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“We respect Night Shift and what they’re doing.”


Last week, the guys from Night Shift were in Cape May, helping us put the finishing touches on Brewberry, our collaboration Imperial stout with coffee and blueberries.

Coffee. And blueberries. In an Imperial stout. Yes, you read all of that correctly.

It’s unconventional. It’s different. It’s a little weird. But it totally works.

Coffee beans are like hops, in a way. At their most basic levels, hops taste and smell like hops and coffee beans taste and smell like coffee. However, as any beer connoisseur can tell you, the differences between hops are greater than their similarities. You get some fruity flavors from something like an Azacca or a Sultana, or some tropical or dank flavors from a Mosaic… or you might not. It’s a perception thing.

Coffee is much the same way. While they all have the pervading flavor of coffee, some may be flowery, or nutty, or smoky, or herby. 

Or blueberry-y.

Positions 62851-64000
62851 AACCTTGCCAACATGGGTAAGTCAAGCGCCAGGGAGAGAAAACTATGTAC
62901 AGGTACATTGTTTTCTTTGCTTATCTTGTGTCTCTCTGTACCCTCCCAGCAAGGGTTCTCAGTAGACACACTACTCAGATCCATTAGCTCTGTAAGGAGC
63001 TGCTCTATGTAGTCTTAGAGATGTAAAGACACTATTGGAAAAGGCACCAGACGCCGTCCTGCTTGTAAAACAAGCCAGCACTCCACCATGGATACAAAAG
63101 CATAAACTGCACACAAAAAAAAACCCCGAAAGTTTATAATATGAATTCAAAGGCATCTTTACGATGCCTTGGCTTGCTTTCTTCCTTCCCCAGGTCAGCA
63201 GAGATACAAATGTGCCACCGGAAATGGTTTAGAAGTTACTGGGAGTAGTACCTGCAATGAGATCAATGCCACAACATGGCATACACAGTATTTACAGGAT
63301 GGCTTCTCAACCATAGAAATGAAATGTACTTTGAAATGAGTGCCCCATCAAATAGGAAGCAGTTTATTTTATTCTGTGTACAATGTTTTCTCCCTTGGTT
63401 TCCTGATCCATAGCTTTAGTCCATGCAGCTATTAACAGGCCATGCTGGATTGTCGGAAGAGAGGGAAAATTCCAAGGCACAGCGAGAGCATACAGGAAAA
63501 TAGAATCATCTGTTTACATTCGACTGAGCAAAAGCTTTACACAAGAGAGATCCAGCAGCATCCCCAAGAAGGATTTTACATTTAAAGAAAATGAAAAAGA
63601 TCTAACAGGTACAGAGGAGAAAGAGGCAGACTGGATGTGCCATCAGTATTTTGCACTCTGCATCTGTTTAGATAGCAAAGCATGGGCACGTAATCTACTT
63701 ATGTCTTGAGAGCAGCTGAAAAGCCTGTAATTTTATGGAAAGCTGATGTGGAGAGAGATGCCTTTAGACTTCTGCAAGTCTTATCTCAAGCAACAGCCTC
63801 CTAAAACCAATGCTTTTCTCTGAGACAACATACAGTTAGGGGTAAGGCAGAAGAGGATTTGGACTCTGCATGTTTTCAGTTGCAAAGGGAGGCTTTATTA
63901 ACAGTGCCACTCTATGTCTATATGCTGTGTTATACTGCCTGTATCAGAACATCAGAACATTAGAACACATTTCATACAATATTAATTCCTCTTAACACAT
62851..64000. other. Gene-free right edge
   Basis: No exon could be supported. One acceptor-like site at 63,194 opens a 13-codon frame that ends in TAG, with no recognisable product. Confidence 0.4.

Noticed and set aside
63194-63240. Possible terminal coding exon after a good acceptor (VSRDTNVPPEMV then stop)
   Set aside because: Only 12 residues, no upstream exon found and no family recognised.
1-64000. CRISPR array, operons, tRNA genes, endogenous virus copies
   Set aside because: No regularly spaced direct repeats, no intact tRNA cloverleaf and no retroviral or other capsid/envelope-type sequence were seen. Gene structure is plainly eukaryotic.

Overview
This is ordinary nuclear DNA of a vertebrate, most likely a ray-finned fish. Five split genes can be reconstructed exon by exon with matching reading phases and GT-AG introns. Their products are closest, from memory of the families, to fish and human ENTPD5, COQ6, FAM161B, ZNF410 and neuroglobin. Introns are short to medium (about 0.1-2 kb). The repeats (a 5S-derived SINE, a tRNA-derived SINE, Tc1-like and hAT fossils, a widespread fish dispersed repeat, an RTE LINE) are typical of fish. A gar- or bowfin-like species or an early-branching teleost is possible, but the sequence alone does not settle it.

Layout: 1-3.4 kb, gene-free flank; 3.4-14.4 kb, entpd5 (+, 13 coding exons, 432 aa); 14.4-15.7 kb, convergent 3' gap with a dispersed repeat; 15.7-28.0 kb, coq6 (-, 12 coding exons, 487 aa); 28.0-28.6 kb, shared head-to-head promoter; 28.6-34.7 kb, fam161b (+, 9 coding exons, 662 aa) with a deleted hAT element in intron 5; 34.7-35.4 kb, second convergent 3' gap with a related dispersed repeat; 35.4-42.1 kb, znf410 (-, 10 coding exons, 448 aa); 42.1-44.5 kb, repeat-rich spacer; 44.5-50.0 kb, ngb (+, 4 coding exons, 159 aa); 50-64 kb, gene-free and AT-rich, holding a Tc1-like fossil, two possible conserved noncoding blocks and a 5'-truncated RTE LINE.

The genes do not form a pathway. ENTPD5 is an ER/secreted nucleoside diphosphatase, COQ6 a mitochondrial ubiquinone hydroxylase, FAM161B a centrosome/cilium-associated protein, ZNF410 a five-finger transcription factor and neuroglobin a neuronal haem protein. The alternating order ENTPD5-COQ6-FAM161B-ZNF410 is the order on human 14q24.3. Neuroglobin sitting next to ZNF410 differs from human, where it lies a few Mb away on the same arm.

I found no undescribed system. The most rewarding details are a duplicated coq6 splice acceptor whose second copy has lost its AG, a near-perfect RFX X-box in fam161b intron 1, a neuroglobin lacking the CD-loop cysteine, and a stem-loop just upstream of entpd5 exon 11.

“African coffees tend to have very expressive personalities,” says Innovation Director Brian Hink, “with Ethiopian varietals oftentimes eliciting strong berry flavors, specifically blueberry undertones.”

However, if you raise your eyebrow at this one, we don’t blame you. We have a lot of faith in our folks here and the people up at Night Shift, but some of us were not without our doubts.

“How are these flavors going to play off of each other?” Lab Manager Lauren Appleman wondered. “I like coffee, but I don’t know a whole lot about it and had absolutely no idea that it could smell and taste just like a blueberry. But I was blown away when I tried the Night Shift coffee.”

And when the coffee is that good, the possibilities for the beer are wide open.

“We selected a lighter roast profile to keep the delicate flavors intact,” Brian says, “and with the base beer being a stout we knew enough roast would come through from the grain bill, so it still has a distinctive roastiness you’d expect from a coffee beer, but the berry notes from the coffee are still front and center.”